Drought conditions have dramatically improved this winter in the West and this trend is expected to persist into the spring. A dominate weather pattern featuring a southward dip in the jet stream, or upper-level trough over the western U.S., has allowed a series of precipitation-rich storm systems to track through the region, especially over the last month.
Archive for date: February 21st, 2019
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The San Diego County Water Authority’s General Manager notified the region’s water board on Wednesday that she is retiring. Maureen Stapleton has held the top job at the agency for more than two decades. She led the Water Authority through the complicated settlement negotiations surrounding the Colorado River. That deal cleared the way for a huge water transfer with the Imperial Valley that provides a significant chunk of local drinking water. Stapleton also encouraged projects like the Carlsbad Desalination plant as a way to diversify the region’s water supply.
The odds are looking increasingly poor that Arizona and other Western states will meet a March 4 federal deadline for wrapping up Colorado River drought plans. That’s not just because of the ongoing conflict over a now-shelved water rights bill for Eastern Arizona that prompted a threat from the Gila River Indian Community to bolt this state’s drought plan. It’s also not just because of a Southern California irrigation district’s efforts to secure $200 million in U.S. funds to shore up the dying Salton Sea. Without that money, the Imperial Irrigation District — which holds more Colorado River rights than anyone else — says it won’t sign onto the drought plan that is supposed to cover all seven river basin states.
As a result of improved water supply conditions, the California Department of Water Resources on Wednesday announced an increase in 2019 State Water Project allocations. State Water Project contractors south of the Sacramento-San Joaquin Delta are set to receive 35 percent of their requests for the 2019 calendar year, up from 15 percent allocation announced last month. Allocations are reviewed monthly based on snowpack and runoff information and are typically finalized by May.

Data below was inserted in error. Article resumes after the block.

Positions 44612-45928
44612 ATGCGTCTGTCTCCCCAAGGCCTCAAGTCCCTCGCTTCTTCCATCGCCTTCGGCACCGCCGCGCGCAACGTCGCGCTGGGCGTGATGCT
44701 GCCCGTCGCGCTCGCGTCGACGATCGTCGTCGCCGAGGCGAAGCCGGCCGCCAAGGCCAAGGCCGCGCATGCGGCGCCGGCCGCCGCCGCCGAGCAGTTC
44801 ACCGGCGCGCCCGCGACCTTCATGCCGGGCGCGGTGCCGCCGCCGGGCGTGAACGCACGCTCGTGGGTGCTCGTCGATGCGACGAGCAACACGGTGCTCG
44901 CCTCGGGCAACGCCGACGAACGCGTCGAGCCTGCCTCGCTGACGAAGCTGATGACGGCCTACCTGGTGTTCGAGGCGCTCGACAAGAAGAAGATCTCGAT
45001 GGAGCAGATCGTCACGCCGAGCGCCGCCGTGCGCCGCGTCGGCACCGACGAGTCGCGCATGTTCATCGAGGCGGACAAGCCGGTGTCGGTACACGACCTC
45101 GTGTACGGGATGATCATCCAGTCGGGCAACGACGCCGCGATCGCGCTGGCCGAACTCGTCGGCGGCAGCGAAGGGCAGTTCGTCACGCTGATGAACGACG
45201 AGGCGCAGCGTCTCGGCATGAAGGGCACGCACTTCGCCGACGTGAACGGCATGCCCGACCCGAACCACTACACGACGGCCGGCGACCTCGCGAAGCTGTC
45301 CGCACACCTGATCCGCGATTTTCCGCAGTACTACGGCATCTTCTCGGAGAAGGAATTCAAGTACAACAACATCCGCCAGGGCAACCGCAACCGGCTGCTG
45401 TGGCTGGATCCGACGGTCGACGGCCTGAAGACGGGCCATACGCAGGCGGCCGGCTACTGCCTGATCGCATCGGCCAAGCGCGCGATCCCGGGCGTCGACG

In stormy winters like this, residents of drought-prone Southern California fret about how much rainfall flows into the ocean, a reminder of the amounts of water the region is wasting instead of saving for good use. A new bill by a San Fernando Valley state senator aims to fix that. The bill introduced Monday by Sens. Bob Hertzberg, D-Van Nuys, and Scott Wiener, D-San Francisco, would require huge reductions in the volume of treated wastewater discharged into the Pacific Ocean and California estuaries.
The Sacramento–San Joaquin Delta is a major source of water for cities and farms across the state, and a major source of water conflict. In a Sacramento Bee commentary two years ago, we and our colleague Brian Gray promoted a grand compromise for the Delta. We suggested that the three broad interests fighting about its future—water users, environmental groups, and Delta residents—give up something in order to reduce conflict and make progress. During his first state of the state address, Gov. Gavin Newsom opened the door to just such a compromise.
The longtime head of the San Diego County Water Authority announced Wednesday she is retiring after 23 years. We profiled Maureen Stapleton, the agency’s general manager, last year. She helped the region secure its own supplies of water, making her a respected civic leader. But amid a water war she helped launch and the bitter, personal disputes it’s set off, it became an open question whether Stapleton would be able to end her career on a good note. Last year, one of the Water Authority’s board members said an intoxicated Stapleton came up to him at an industry event and accused him of sleeping with an employee at a rival water agency. There’s no evidence such an affair happened.